944 P.2d 805 (Nev. 1997), 25683, Chambers v. State

Docket Nº25683.
Citation944 P.2d 805, 113 Nev. 974
Party NameRoger Morris CHAMBERS, Appellant, v. The STATE of Nevada, Respondent.
Case DateAugust 28, 1997
CourtSupreme Court of Nevada

Page 805

944 P.2d 805 (Nev. 1997)

113 Nev. 974

Roger Morris CHAMBERS, Appellant,

v.

The STATE of Nevada, Respondent.

No. 25683.

Supreme Court of Nevada.

August 28, 1997.

Page 806

[113 Nev. 975] Michael Specchio, Public Defender, and John Reese Petty, Chief Appellate Deputy Public Defender, Washoe County, for Appellant.

Frankie Sue Del Papa, Attorney General, Carson City; Richard A. Gammick, District Attorney, and Terrence P. McCarthy, Deputy District Attorney, Washoe County, for Respondent.

OPINION

SHEARING, Chief Judge:

Appellant Roger Morris Chambers was convicted of the murder of Henry Chacon. In addition to convicting Chambers, the jury determined that the State had proven two aggravating circumstances and that the aggravating circumstances were not outweighed by mitigating circumstances. Chambers was sentenced to death.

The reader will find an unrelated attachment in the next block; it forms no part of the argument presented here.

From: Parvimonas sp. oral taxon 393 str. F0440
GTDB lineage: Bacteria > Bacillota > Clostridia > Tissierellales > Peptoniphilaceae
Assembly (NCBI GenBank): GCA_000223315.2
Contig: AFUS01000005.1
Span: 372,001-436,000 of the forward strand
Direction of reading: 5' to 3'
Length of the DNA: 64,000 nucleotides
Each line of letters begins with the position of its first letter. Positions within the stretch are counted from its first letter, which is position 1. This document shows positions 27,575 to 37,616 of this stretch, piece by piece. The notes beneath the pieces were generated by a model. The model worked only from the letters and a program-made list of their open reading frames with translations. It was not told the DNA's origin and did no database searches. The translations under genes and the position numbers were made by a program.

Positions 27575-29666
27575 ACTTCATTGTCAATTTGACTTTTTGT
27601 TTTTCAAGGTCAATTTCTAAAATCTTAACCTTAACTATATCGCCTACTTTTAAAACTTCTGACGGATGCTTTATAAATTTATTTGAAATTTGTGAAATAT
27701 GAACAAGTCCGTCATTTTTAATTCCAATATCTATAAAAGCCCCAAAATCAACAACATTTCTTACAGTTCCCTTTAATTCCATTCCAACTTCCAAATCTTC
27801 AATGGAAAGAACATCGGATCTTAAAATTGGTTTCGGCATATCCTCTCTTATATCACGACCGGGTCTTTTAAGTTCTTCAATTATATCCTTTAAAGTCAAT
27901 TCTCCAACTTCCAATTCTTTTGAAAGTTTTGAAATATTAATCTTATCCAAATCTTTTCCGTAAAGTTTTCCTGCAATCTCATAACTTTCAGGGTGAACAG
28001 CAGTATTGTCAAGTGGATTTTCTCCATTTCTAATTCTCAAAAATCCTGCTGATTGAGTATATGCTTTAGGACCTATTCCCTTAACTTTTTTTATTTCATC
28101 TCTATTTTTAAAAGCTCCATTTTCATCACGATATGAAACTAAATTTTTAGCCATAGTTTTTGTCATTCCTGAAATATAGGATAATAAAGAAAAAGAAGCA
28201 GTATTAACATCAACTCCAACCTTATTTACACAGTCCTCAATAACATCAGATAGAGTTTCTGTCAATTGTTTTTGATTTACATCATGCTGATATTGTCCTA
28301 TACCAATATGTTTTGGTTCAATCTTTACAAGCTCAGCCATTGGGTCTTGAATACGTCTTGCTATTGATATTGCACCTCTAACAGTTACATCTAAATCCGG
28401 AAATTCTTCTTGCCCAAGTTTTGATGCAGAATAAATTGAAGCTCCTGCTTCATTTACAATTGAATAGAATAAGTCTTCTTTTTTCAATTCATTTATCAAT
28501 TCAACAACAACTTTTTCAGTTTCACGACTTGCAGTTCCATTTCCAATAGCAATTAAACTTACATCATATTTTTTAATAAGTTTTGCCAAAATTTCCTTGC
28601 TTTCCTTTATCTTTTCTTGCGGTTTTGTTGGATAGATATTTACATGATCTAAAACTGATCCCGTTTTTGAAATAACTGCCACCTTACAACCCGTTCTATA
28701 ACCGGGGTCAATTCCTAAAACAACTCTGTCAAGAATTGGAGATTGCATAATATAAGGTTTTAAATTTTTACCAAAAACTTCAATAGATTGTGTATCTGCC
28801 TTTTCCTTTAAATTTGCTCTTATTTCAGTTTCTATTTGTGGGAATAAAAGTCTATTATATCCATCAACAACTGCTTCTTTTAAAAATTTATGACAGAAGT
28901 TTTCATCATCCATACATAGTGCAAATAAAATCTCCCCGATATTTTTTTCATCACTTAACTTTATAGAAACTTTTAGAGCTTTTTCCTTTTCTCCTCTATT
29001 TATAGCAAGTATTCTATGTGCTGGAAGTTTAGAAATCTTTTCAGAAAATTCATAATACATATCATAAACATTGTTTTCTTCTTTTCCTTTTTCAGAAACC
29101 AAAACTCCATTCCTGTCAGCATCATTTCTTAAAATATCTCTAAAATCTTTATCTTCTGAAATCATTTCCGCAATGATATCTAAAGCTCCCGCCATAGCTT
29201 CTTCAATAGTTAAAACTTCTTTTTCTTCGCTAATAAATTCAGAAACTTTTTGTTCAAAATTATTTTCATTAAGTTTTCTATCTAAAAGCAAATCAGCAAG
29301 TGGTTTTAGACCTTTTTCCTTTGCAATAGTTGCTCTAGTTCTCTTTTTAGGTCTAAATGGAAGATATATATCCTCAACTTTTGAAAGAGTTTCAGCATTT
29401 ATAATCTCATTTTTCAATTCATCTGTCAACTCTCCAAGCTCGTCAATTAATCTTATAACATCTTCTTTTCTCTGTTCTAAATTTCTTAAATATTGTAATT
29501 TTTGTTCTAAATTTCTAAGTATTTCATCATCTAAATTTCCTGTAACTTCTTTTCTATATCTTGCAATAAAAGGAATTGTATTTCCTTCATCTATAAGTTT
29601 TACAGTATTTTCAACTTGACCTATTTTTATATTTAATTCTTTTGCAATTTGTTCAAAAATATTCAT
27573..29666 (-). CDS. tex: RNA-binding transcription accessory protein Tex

Chambers now appeals, claiming that the district court erred in failing to suppress his confession to police, that Nevada's "reasonable doubt" instruction is unconstitutional, that the district court failed to properly admonish the jury, and that the death penalty is excessive in this case. We disagree with Chambers' contentions that the district court erred at trial, and we affirm the conviction. However, we vacate the sentence of death

Page 807

and impose a sentence of life imprisonment without the possibility of parole.

FACTS

On September 28, 1993, at approximately 9:30 a.m., Chambers entered the emergency area of Washoe Medical Center in Reno. He approached Michelle Lee Moore, a triage assistant in the emergency room, and asked to see a Dr. Rasul. When asked why he was there, Chambers stated: "There's a dead body in the room." He then stated that he did not mean to do it.